Without Jeremy Scott’s Cliff’s Notes, his fall Moschino show appeared to be a Space Age retro-future frolic consisting of a parade of Jackie Kennedys from “Star Trek”’s Andoria, planet of the blue people. The models strode out through spacey tunnels in neat Mod skirt suits, shifts and dress coats in Pop colors and sugary pastels — orange, turquoise and pink. Some girls had their skin painted to match; all of them had hair perfectly bobbed and flipped under a pillbox hat, just as Jackie would have done.

This wasn’t just any old kitschy time capsule collection — it was tied to a narrative Scott concocted out of his obsession with conspiracy theories. Stop him if you’ve heard this one before: “Marilyn [Monroe] was told by JFK there were aliens and she decided that she wanted to come forward with this publicly. The government killed her and then had to kill him for sharing this information, OK?” Scott shared backstage pre-show, stopping to issue the disclaimer that these theories already exist and live online. But he editorialized a bit in the name of fashion. “I take it one step further and ask, ‘Was Jackie an alien? Was she an android? How did she endure the pain and grieving of the assassination? All the ridicule about her being such a haute, snotty Bouvier too good to be an American icon? How did she do that if she was actually human?’”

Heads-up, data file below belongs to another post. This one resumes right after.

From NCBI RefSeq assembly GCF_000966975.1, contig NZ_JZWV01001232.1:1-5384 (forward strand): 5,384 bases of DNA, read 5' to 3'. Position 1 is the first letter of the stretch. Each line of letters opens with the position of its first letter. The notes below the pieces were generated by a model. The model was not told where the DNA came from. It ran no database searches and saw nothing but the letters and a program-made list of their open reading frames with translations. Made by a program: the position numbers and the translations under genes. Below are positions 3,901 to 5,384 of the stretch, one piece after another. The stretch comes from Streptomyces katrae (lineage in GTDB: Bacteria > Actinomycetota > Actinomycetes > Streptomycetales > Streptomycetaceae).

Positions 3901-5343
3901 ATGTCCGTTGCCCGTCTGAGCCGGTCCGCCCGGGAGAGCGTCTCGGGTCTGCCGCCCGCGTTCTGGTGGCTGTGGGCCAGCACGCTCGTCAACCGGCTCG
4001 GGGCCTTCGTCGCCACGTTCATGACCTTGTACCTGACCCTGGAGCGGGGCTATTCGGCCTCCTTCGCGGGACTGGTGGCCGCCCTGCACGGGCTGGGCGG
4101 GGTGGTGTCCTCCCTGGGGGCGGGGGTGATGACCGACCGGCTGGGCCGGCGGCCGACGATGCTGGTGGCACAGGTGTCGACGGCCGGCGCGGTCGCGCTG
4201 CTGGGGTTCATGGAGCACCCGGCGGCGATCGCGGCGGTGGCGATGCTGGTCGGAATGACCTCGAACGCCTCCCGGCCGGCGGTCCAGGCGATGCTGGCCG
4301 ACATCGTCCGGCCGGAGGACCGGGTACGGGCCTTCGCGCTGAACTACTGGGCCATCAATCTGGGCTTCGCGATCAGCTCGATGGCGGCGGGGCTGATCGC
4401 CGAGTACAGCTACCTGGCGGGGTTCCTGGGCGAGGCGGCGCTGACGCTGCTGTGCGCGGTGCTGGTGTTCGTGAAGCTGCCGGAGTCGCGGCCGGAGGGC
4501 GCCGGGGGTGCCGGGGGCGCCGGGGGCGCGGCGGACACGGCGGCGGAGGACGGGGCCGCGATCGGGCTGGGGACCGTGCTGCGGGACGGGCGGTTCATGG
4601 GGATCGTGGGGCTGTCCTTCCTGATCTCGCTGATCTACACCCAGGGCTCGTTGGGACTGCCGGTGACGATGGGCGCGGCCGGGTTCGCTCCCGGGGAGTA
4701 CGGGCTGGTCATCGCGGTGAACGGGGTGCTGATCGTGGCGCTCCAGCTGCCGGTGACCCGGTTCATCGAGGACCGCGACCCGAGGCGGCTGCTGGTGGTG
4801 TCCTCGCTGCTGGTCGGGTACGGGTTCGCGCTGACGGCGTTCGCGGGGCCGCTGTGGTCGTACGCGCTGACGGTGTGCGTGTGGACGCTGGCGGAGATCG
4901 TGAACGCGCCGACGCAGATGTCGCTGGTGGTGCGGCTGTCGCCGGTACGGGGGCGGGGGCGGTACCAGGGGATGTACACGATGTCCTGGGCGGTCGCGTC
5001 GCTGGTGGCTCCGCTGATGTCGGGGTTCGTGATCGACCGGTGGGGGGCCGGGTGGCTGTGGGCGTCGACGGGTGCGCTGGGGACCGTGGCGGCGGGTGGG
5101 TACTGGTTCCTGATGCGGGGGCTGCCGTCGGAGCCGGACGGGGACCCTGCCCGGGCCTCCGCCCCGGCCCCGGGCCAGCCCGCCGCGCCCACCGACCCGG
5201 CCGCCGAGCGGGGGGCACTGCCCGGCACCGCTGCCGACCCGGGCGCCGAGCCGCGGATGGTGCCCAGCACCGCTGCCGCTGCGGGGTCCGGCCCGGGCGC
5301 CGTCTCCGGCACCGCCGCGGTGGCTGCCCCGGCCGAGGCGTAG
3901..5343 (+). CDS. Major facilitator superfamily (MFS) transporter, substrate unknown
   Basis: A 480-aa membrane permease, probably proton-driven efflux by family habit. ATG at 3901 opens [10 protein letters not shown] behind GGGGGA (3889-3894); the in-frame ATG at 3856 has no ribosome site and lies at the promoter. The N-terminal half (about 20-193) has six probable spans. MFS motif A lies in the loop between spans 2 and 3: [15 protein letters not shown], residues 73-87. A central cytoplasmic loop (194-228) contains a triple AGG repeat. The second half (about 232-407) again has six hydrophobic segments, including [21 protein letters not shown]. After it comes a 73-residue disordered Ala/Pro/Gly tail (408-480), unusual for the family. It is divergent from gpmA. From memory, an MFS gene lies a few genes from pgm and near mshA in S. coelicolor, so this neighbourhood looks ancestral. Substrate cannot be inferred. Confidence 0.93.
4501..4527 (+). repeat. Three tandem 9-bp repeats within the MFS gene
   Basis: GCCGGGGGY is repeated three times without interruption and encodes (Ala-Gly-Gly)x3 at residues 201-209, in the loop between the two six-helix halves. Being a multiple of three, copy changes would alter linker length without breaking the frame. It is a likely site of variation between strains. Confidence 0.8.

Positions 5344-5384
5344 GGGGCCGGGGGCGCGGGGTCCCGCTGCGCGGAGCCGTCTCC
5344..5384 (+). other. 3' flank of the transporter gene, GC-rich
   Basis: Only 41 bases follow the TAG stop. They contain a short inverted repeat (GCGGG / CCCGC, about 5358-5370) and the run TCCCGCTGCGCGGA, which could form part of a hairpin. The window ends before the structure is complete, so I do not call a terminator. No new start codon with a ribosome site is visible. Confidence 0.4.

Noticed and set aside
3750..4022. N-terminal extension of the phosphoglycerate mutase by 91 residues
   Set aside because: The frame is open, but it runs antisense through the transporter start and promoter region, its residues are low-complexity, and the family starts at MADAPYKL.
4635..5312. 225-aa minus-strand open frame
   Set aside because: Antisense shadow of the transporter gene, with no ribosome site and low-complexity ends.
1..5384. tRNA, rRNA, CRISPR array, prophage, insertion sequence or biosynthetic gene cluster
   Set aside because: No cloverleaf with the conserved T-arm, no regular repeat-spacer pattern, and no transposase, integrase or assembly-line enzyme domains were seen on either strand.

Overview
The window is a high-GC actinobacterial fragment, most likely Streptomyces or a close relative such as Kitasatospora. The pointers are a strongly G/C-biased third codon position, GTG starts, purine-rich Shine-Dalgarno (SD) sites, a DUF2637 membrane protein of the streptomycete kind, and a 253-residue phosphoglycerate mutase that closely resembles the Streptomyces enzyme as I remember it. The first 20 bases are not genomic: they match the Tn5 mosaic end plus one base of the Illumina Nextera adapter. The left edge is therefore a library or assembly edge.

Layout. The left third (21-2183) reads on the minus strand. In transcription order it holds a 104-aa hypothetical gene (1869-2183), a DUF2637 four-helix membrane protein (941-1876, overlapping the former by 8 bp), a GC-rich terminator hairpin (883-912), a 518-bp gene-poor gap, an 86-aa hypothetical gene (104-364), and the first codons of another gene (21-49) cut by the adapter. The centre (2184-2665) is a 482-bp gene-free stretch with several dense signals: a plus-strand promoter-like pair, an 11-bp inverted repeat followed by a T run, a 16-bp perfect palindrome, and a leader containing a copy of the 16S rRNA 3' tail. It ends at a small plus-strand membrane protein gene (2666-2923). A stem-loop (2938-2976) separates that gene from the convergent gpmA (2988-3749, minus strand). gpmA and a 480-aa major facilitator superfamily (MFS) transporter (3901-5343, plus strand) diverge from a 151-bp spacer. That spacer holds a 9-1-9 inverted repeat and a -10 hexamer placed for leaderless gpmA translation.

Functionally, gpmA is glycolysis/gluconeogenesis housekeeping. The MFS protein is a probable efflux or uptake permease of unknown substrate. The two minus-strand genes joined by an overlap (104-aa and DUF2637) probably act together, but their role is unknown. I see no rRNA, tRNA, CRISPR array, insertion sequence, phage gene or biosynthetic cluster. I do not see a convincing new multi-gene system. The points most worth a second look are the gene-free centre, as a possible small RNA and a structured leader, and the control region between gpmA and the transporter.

His Jackies were reimagined as perfect Pop aliens and androids. If they were human, they were probably placating themselves with pills, sugar or shopping, an idea rendered via collaborative prints with Australian artist Ben Frost, who created collages of comic strip images of an anguished women’s face, medication packaging and cartoons, including the Trix Rabbit. Unlike the sugary cereal, Frost’s prints were not for kids — they offered something for art afficionados to sink their teeth into. For the finale, Scott retired Jackie in favor of Marilyn colliding her iconic evening looks with sleek spacey sequined look for hybrid gowns that were part throwback bombshell, part modern red-carpet siren.

Watching the show while knowing Scott’s wackadoo conspiracy theory backstory made it all the more amusing, but strip that away and the collection was one of his least farfetched. The silhouettes were quite commercial by his standards and the finale was relatively subdued compared with past seasons. That’s not to say it wasn’t fun and clever, but competition was stiff in the outlandish-show department today, and Scott’s Jackies and Marilyns weren’t carrying their own heads.

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